Thanks to20th Century Fox we had the chance to see Three Billboards in Epping, Missouri. This is our review of the movie, but as usual, no matter what we say, we still recommend you to go and see it at your local cinema because there is no better critic than yourself!

Three Billborads is the third film for Irish writer-director, Martin McDonagh, following the cult success of In Bruges and Seven Psychopaths. The film continues McDonagh’s trademark use of dark humour to explore a number of prevalent tropes that have defined 2017.

In fact, it can easily be argued that Three Billboards is the defining film of 2017 (despite its release being New Year’s Day, 2018), for the brutal and unapologetic manner in which it deals with topics that have plagued 2017 – particularly in America; including racial harassment by police, domestic abuse, sexual harassment and the uprising of strong females standing up against the establishment.

The premise follows protagonist Mildred Hayes (Frances McDormandFargo) who erects a series of billboards on a seemingly isolated stretch of road. The boards are aimed at antagonising the local police department – particularly Sheriff Willoughby played by Woody Harrelson – into solving the grisly rape and murder of her daughter, Angela (Kathryn NewtonBig Little Lies).

Mildred’s no-nonsense, ballsy approach to finding the murderer of her child is unpopular with the town and a series of run-ins ensue that are hilarious and poignant.

Whilst those that have seen McDonagh’s work previously may expect Mildred to embark on a rampage that is equal parts comedy and violence, which she does to some degree, Three Billboards is a much more human tale from the director that always has something unexpected for the audience.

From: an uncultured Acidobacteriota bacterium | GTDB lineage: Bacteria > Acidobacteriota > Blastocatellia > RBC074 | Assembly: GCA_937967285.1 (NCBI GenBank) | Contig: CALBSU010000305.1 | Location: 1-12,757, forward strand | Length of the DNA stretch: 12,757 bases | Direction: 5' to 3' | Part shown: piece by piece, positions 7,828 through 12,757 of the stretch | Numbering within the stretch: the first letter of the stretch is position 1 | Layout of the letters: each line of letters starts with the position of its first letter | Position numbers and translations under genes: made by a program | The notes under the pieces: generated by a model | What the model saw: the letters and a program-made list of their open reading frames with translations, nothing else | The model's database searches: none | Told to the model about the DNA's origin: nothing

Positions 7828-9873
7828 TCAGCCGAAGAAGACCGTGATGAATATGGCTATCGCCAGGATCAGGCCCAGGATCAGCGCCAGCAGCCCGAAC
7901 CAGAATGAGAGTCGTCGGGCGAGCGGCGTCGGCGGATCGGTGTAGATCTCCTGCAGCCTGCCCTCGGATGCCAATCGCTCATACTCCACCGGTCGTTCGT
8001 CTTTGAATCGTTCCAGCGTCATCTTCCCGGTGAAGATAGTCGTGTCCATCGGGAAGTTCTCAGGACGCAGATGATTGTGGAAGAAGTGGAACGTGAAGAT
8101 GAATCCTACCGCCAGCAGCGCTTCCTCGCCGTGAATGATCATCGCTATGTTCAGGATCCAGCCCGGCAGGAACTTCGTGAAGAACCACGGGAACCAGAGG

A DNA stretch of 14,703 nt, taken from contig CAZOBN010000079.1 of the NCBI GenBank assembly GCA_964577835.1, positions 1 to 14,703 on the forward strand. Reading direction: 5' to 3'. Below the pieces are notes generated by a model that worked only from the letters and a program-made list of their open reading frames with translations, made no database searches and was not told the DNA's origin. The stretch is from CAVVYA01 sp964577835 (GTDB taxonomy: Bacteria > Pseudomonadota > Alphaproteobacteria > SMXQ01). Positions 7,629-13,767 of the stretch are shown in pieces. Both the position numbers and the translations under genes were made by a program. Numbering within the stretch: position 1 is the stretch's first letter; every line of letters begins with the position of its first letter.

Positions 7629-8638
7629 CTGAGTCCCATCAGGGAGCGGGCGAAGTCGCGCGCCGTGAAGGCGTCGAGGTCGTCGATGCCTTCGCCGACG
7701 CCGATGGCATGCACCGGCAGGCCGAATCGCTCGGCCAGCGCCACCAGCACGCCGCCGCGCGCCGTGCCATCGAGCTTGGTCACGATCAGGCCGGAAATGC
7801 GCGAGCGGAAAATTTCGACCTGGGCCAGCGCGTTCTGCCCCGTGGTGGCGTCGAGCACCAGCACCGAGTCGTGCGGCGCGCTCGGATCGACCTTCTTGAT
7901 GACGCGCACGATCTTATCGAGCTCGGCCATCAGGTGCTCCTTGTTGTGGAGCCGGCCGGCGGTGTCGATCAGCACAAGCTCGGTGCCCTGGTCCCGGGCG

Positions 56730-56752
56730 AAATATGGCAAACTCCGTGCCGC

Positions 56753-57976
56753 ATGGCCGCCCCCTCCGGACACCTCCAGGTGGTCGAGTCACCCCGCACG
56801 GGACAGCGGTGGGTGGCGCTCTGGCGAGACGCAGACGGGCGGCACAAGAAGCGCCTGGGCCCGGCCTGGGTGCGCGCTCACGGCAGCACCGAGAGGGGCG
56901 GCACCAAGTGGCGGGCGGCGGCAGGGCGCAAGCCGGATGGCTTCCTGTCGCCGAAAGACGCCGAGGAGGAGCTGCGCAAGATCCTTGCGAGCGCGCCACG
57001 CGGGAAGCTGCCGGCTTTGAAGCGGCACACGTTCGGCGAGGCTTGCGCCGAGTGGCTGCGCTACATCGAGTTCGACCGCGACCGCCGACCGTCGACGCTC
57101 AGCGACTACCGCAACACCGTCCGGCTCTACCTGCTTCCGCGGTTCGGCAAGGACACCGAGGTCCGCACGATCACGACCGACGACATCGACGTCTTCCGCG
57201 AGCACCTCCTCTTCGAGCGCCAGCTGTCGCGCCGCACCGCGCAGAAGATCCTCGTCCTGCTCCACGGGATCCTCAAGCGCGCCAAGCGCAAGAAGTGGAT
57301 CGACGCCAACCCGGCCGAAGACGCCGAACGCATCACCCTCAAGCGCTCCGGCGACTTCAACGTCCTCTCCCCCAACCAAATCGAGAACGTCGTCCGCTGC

Through the character of Dixon, the film tries to explore the idea of police brutality and racism, and the lack of accountability – but ends up trying to make out that he’s not a bad guy after all. McDormand’s character on the other hand is developed as a strong independent woman on a mission, but she succumbs to domestic violence from her ex-husband showing that she’s still vulnerable. However, it’s the aftermath that she seems to forgive the ex-husband and Dixon so easily that undoes much of the McDonagh’s work to this point.

Whilst the film tries to deal with a series of serious topics prevalent in 2017, it loses its way mid-way through dropping much of the humour and taking a strange stance on the idea of forgiveness.

However, it’s difficult to argue with the level of talent on display in Three Billboards cast. McDormand is unquestionably the star of the film and the role puts her in line for another Oscar in 2018.

But it’s Sam Rockwell as the racist, alcoholic, shambolic Deputy Dixon that really shines in a performance that is undeniably his best for years. It’s so good, that it makes the audience look past the references to police brutality and racism that plague the character throughout, and makes him seem misunderstood, caring and simply a product of a broken home – leaving the audience feeling strangely drawn to him.

Three Billboards is a powerful commentary on the current state of the society that gets the balance of humour and violence right for half the film, but then loses itself in the second half as the director tries to make a statement on forgiveness that seems tone-deaf given events of the last year.

Three Billboards in Epping, Missouri – In Cinemas New Year’s Day

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